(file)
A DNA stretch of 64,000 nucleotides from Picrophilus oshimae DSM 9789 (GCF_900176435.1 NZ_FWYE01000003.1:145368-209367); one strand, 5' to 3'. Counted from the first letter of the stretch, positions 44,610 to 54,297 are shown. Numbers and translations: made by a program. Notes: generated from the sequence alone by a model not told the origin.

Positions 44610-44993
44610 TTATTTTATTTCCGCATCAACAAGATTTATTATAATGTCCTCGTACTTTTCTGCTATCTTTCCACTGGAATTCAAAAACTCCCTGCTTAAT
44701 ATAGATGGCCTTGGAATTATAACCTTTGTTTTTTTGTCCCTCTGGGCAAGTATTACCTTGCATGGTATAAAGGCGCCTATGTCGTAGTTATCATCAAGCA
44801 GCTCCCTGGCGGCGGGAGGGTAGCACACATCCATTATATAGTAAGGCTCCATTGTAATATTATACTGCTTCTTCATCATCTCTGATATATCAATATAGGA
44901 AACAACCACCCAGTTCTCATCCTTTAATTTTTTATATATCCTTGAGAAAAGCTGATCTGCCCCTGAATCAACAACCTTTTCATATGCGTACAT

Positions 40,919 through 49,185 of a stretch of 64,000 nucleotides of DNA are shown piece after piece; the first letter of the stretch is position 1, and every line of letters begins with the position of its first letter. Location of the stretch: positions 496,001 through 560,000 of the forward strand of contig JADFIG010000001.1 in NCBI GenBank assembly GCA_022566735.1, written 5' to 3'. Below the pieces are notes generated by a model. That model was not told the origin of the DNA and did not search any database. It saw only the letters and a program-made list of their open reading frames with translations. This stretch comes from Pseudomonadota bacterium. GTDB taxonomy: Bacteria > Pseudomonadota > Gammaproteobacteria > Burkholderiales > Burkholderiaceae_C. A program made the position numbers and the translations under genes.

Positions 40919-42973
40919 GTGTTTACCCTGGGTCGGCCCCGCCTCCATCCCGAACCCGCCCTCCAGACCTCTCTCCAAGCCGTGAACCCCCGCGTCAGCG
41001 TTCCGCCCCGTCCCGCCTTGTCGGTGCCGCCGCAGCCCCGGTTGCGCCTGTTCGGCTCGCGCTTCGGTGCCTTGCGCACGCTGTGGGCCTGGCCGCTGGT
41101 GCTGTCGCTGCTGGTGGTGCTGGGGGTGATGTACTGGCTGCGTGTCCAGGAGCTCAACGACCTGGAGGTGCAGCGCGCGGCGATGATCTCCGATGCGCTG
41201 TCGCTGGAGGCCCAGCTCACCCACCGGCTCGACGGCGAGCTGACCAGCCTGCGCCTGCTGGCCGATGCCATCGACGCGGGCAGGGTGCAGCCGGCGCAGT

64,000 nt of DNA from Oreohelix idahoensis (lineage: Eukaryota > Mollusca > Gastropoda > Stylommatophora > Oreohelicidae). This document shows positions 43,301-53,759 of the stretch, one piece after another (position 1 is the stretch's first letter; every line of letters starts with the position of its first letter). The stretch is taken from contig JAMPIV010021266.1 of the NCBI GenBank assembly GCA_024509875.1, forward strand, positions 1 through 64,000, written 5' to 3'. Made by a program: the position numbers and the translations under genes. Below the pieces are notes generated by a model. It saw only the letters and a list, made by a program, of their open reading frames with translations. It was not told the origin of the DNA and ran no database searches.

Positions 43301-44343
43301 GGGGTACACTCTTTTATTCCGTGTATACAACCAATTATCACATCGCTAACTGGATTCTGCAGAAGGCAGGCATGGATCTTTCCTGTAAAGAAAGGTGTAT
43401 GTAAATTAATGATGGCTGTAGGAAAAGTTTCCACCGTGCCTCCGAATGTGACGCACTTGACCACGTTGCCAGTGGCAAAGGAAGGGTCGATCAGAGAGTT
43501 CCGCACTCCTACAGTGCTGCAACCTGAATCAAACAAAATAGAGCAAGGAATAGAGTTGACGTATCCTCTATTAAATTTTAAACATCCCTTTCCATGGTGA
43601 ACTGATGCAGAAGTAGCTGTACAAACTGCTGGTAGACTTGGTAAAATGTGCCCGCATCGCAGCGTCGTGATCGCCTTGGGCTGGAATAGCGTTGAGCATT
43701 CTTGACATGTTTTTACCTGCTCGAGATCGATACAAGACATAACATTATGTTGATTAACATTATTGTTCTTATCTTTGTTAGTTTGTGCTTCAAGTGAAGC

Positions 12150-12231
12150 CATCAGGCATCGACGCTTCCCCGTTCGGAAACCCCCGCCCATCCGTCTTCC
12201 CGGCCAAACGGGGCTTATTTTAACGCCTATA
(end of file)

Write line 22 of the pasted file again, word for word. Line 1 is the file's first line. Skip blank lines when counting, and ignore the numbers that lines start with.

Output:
12201 CGGCCAAACGGGGCTTATTTTAACGCCTATA